Agila Sverige is a Swedish speaking conference that takes place late spring/early summer. The Covid-19 situation meant that it was held online this year, with an extra IRL event in the autumn. Earlier this spring, I sent the organisers a proposal where I investigate how the Funnel dev organisation can have a clear contract towards its stakeholders whilst safeguarding its freedom and honouring agile principles. The speech was accepted and it was time to get to work and prepare a ten minute lightning talk! I have already held the talk, but want to share the journey there with you anyway. Maybe it can push other inexperienced speakers to submit a proposal, or you could just learn from my mistakes - skipping the “iterate” in the iterate and learn cycle.
Looking at previous Agila Sverige lightning talks I was surprised how much content the speakers manage to cram in. Removing the corporate presentation that is usually found at the beginning of a talk and sticking to what’s important makes for an efficient and informative ten minutes. I had a pretty good idea of what I wanted to say, but needed to gather more material to make sure that there is enough to make the talk interesting.
The most time efficient and fun way of doing this is through interviews with my fellow Funnelers. I prepared eight questions and got seven volunteers from the tech and customer facing teams. During the interviews I also posed some follow up questions, so no two conversations turned out the same. Helping others is an important part of the culture at Funnel, so it was easy to find a good mix of interviewees. I already knew that my colleagues are keen and intelligent, but it was extra nice to be reminded of this now when we are not seeing each other as much. All in all, this type of cross functional project is warmly recommended for boosting morale when working from home.
It seems like different parts of the organisation have a similar idea of what agile is. That is reassuring, as it is a widely used term that sometimes loses its meaning. Some of the answers from the customer facing organisation pushed on other aspects of agile than I had thought of. Turns out it was a good thing to ask for help, as this exposed the waterfall aspects of my speech making mindset!
On the day...
The conference was held using Zoom. The organisers held a trial session the day before to make sure that everyone was comfortable using the technology. When you only have a ten minute slot there is really no time for tech related accidents! As it turned out, there were some issues with the chat function on Linux computers. Chat messages were supposed to be used to remind speakers of time left. As that did not work, it was decided that the moderator would make some kind of sound when there was only one minute left.
I had learnt the speech by heart and had practised holding it using a timer. 9 minutes and 40 seconds seemed like a good time to aim for and I also decided to use the timer as a measure for success. Despite getting bored with the text as I read it several times, I was happy with the contents. It would be difficult for me to know how well the presentation went, but if I would stay close to the target time, there should not have been many hiccups from losing focus or starting to talk too quickly. By having a measure of success, I was hoping to avoid brooding over how well I performed afterwards. This strategy turned out to be quite successful and something I will keep on using to combat stress. Using the stress management strategy of focusing on what you can change and not to worry about the rest, I also found a spot in the house with good light and removed any background clutter.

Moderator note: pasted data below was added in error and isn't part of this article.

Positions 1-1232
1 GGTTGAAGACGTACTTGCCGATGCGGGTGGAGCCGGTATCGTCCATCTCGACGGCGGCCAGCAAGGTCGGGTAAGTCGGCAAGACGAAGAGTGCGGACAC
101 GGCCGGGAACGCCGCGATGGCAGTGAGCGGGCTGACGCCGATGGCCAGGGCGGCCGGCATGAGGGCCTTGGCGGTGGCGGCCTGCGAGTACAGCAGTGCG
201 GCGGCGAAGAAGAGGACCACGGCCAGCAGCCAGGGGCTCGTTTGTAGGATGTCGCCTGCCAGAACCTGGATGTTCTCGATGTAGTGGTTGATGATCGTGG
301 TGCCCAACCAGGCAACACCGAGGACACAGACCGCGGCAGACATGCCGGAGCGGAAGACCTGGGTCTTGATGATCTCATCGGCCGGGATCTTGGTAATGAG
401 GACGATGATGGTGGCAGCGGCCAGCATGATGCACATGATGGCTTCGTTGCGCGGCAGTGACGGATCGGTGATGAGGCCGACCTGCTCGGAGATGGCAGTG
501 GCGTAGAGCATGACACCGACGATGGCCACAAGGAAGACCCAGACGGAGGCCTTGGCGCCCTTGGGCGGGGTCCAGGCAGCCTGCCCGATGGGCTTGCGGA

Now my ten minutes in the limelight are here and guess who has forgotten to unmute her microphone. Oops! Luckily I could just skip the first two phrases nobody heard and continue, so not to lose time. Speaking at a Zoom conference call, you cannot see the audience so it is a bit like miming in front of a mirror. This was both disconcerting and comforting. The muted microphone made me lose confidence in the beginning, but I did my best to regain confidence and hold an animated speech.
Ten minutes pass quickly, which is a good thing as it was pretty intense. The speeches were bundles together into slots of three and the audience could ask questions after each slot. I received a few. At Funnel we do not use deadlines and we do not promise the customer to implement functionality before starting the work. There is nothing controversial about this to us. Deadlines are hard to set as we do not know how to solve a customer’s problem before starting to work on it and if there is an issuing production we will see to that first. Part of the selling point of Funnel is that our customers do not have to maintain several integrations themselves, so we have to stay on top and fix any problems quickly. However, judging by the questions, there would be agile organisations where they do not work like this. There are many ways to be agile, so this was hardly surprising. Meeting representatives from other organisations also means that you will be exposed to their way of expressing themselves. There are certain agile terms we use at Funnel, and they may not be the same as those that are used elsewhere. Answering the questions was fun as I had to think on my feet. It was a challenge to make sure I did not misunderstand any questions as well as doing a health check on my answers, so that my answers would reflect the Funnel way of doing things.
Speaking at Agila Sverige was so much fun. I learnt a lot about our organisation, the event was well organised with supportive organisers. It was also a nice way of getting to know colleagues and understand the challenges in their daily work. Doing the lighting talk was a bit like an 800 meter race where you are only competing with yourself. Now it is time to reload and hopefully be able to have another go soon!
Sara Wänerskär dev@funnel